[Coral-List] Black Band Disease
dquirolo at gmail.com
Mon Mar 29 18:56:33 EDT 2010
The leading edge of Blackband disease is high in phosphorus, which is why
Reef Relief worked to get a strong phosphate ban for detergents in the
Florida Keys years ago after observing the spread of blackband and studying
its causes. Best, DeeVon
On Mon, Mar 29, 2010 at 9:03 AM, MelissaE Keyes <melissae.keyes at yahoo.com>wrote:
> Hello, Listers,
> Dr. Shinn comented, "Black band disease also killed Montastrea species
> throughout the Caribbean. Its exact cause (i.e. the source of the pathogens)
> has never been identified, especially around uninhabited islands in the
> eastern Caribbean where sewage can not be blamed."
> I am wondering if the source could be African rivers. Fresh water floats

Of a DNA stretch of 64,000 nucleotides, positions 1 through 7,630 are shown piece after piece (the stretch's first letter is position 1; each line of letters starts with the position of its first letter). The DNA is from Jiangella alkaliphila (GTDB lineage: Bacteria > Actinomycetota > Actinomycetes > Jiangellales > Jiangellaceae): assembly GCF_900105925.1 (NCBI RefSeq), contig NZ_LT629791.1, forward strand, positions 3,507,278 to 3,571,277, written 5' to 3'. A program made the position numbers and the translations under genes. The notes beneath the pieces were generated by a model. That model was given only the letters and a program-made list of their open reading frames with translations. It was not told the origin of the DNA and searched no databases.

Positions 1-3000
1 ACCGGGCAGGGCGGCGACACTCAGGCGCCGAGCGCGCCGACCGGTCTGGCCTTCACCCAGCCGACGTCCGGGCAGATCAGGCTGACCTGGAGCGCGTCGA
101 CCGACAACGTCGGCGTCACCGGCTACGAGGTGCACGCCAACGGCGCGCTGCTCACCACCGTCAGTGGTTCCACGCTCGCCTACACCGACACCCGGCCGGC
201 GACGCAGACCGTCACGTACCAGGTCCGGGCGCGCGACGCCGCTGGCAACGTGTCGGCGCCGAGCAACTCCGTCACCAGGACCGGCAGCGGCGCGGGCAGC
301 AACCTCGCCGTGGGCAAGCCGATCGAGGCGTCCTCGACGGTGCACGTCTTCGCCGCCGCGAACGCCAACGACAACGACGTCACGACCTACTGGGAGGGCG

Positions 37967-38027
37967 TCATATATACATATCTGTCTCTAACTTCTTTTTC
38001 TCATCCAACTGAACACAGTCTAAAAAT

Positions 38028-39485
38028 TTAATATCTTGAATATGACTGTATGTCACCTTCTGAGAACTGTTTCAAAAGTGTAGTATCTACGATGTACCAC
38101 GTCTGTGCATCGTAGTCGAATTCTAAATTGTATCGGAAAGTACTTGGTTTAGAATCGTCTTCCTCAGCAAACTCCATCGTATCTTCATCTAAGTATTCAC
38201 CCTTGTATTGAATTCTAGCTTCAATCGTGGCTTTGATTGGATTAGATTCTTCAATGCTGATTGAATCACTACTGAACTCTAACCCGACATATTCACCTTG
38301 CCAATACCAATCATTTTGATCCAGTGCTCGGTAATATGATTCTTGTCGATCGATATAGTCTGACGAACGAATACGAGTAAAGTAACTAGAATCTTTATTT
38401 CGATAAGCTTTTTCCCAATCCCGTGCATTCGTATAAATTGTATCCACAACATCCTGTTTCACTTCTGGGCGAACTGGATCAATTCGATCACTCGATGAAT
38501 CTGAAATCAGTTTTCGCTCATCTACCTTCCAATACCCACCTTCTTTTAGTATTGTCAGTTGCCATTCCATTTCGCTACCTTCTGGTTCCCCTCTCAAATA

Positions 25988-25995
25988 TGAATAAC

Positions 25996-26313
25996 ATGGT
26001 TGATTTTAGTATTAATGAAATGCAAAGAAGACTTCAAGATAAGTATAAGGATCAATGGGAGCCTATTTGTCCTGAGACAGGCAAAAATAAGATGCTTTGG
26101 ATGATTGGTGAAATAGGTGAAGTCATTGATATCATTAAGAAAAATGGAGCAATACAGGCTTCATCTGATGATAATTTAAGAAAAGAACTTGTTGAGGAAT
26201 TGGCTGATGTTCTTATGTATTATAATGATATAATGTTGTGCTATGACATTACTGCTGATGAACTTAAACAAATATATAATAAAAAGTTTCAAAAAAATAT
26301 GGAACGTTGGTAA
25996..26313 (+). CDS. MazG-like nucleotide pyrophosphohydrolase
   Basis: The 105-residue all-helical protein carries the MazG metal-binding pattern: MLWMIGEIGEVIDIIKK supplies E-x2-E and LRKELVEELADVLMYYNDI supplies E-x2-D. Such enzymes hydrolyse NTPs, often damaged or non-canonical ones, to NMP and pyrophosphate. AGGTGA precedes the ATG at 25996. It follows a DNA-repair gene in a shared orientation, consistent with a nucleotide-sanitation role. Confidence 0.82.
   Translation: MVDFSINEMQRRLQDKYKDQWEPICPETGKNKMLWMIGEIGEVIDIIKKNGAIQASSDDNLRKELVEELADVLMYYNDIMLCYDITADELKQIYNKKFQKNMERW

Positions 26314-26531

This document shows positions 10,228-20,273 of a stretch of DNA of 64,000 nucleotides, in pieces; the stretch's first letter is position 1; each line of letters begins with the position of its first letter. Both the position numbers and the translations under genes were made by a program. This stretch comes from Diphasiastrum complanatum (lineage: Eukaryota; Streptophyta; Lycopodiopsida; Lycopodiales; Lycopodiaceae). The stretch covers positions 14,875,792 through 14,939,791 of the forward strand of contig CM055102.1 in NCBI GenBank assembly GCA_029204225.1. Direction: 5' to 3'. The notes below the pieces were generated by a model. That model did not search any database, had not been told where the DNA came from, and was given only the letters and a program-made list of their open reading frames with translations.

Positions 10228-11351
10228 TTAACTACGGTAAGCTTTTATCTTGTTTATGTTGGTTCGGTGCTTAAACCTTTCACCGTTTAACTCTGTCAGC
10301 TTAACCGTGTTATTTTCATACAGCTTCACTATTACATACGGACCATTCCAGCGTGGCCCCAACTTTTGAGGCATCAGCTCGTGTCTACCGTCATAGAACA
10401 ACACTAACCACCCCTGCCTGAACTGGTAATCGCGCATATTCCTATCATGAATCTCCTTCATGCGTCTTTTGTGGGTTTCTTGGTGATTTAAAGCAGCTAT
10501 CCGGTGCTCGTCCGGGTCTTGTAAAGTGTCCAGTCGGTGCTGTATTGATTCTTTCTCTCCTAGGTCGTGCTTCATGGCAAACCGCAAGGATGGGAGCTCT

> on salt water, and there is an eastward flowing Atlantic ocean current, and
> surface winds coming straight from Africa to the Caribbean. Sahara dust
> makes the 6,500k trip, why not water borne pathogens?
> Gorgonia, sea fans, are suffering land diseases from runoff.. Perhaps a
> forty-odd day trip from the African coast isn't too great a time and
> distance for the survival of black band disease spoor.
> Also, there's runoff from the Orinoco river. When conditions are mild, and
> the Orinoco's turbid fresh water plume reaches eastward of its' usual path
> northward between Hispaniola and Puerto Rico, the water here in the Virgins
> becomes so green that a diver's own fins can barely be seen, i.e. water
> clarity drops tenfold. I have seen this happen twice since 1988.mel
> Melissa E. Keyes
> Melissa E. Keyes
> St. Croix,
> U.S.Virgin Islands
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